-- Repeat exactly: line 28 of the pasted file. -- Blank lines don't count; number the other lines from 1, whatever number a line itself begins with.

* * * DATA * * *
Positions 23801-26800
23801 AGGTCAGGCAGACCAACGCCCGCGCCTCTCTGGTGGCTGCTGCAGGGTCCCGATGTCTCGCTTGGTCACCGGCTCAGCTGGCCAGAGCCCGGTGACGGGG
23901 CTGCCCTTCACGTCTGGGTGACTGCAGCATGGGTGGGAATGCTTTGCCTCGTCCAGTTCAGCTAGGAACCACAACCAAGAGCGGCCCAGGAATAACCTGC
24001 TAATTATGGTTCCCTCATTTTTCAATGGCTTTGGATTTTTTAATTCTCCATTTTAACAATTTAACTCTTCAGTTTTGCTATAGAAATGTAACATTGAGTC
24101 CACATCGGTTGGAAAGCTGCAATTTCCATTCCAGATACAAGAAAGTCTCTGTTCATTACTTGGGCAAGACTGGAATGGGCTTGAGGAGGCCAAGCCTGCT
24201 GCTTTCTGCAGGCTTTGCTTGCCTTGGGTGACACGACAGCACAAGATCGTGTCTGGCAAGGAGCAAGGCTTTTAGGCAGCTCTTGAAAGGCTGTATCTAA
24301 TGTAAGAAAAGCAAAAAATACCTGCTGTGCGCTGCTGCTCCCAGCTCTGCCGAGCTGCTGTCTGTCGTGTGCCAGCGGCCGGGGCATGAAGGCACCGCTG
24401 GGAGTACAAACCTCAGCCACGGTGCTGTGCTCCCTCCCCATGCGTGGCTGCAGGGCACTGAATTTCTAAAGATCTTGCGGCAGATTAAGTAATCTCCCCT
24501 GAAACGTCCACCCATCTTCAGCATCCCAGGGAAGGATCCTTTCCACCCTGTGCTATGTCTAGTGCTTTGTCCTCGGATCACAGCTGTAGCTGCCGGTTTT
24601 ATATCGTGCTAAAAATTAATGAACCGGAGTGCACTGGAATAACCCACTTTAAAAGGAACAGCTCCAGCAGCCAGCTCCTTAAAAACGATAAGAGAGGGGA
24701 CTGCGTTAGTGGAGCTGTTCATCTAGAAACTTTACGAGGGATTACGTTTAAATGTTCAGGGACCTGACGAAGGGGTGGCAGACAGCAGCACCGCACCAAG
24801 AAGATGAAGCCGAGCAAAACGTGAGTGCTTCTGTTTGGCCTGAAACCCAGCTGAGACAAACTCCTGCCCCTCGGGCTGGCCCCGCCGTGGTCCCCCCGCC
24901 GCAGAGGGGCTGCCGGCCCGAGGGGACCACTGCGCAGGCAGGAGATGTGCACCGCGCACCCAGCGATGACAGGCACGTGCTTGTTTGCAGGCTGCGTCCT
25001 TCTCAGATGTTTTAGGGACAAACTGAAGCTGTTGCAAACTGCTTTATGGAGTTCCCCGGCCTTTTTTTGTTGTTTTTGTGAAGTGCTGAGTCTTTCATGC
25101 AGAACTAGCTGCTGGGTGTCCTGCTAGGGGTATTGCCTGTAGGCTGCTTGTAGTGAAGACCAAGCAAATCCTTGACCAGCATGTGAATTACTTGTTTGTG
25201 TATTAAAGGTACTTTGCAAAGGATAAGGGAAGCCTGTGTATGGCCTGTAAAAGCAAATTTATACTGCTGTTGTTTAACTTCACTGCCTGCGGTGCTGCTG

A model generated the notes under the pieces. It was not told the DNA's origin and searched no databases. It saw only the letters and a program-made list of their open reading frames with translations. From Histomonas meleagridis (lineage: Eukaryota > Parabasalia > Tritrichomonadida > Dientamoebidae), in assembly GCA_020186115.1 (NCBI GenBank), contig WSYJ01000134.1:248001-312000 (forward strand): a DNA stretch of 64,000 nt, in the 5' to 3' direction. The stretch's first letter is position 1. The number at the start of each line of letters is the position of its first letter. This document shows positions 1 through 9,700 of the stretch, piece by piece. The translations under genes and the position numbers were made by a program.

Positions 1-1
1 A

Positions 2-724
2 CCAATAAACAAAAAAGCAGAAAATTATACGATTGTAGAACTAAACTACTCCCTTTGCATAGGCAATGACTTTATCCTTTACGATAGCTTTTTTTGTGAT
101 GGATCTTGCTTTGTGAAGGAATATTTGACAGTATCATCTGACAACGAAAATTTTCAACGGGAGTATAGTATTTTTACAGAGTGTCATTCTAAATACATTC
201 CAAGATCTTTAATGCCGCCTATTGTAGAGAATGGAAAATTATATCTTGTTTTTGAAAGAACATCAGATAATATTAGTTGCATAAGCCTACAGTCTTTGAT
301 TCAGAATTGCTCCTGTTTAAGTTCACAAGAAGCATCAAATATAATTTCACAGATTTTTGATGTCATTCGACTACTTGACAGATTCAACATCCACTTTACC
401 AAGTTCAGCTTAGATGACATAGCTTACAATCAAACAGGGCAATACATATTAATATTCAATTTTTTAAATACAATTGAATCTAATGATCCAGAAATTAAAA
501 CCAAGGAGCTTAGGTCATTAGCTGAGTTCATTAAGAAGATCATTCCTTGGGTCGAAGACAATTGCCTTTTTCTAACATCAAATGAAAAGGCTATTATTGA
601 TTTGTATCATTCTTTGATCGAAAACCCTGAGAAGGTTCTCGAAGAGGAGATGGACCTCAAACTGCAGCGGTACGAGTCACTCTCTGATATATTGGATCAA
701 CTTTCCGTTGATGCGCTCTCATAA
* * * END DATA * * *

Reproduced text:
701 CTTTCCGTTGATGCGCTCTCATAA